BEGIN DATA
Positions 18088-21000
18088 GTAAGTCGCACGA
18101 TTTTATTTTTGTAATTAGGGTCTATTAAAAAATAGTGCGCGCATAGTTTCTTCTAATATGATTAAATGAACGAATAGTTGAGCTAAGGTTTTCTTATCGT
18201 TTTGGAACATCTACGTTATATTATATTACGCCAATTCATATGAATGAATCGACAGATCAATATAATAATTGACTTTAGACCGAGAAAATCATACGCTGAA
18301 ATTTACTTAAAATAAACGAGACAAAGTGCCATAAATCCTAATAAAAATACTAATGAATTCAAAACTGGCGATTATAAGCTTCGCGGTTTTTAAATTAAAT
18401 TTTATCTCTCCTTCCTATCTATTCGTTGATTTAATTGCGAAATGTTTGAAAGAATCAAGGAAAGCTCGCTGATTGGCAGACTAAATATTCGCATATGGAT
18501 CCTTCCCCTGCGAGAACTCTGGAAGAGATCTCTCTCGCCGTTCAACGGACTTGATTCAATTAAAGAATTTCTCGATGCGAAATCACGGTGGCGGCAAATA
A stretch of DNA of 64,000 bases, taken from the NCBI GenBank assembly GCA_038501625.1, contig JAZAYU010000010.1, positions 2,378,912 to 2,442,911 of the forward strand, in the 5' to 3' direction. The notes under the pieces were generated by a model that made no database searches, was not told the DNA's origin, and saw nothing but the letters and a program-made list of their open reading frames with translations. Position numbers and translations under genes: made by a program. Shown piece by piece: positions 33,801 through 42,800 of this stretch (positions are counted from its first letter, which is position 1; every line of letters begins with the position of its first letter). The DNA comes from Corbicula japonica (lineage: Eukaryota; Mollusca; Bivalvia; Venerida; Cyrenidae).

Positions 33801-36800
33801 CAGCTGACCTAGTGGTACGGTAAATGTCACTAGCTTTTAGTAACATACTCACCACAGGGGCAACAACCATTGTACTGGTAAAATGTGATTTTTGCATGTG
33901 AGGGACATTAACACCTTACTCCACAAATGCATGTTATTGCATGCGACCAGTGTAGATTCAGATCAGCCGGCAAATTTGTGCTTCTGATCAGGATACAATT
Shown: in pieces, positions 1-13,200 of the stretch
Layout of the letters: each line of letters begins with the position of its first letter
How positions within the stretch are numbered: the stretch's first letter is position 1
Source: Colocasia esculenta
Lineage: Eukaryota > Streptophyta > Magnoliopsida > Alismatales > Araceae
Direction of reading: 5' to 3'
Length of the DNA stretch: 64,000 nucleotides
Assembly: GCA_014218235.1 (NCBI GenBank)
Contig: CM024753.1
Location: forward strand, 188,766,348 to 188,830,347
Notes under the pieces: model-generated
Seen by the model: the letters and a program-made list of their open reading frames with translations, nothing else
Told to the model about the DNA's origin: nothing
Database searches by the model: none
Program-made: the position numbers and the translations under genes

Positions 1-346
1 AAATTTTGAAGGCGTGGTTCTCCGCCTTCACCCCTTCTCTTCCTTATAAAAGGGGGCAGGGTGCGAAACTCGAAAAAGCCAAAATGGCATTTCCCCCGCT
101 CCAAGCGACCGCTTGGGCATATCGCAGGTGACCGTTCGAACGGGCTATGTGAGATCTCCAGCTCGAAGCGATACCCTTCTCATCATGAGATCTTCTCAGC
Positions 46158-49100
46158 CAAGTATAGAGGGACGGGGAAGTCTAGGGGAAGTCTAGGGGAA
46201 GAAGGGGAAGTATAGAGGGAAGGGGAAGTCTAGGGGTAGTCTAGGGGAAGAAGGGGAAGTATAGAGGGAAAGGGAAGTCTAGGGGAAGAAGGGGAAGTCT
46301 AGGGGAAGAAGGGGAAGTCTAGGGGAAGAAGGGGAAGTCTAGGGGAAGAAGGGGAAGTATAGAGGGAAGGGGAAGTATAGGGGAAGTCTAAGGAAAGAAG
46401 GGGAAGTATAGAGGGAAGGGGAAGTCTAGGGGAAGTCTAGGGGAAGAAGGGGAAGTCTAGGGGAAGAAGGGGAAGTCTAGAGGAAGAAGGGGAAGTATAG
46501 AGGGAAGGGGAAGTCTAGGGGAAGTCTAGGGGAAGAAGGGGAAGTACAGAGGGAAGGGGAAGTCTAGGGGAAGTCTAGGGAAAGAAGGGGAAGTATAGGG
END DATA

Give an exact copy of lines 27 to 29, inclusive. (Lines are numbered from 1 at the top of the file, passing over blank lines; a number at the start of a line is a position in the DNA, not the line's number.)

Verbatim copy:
Positions 1-346
1 AAATTTTGAAGGCGTGGTTCTCCGCCTTCACCCCTTCTCTTCCTTATAAAAGGGGGCAGGGTGCGAAACTCGAAAAAGCCAAAATGGCATTTCCCCCGCT
101 CCAAGCGACCGCTTGGGCATATCGCAGGTGACCGTTCGAACGGGCTATGTGAGATCTCCAGCTCGAAGCGATACCCTTCTCATCATGAGATCTTCTCAGC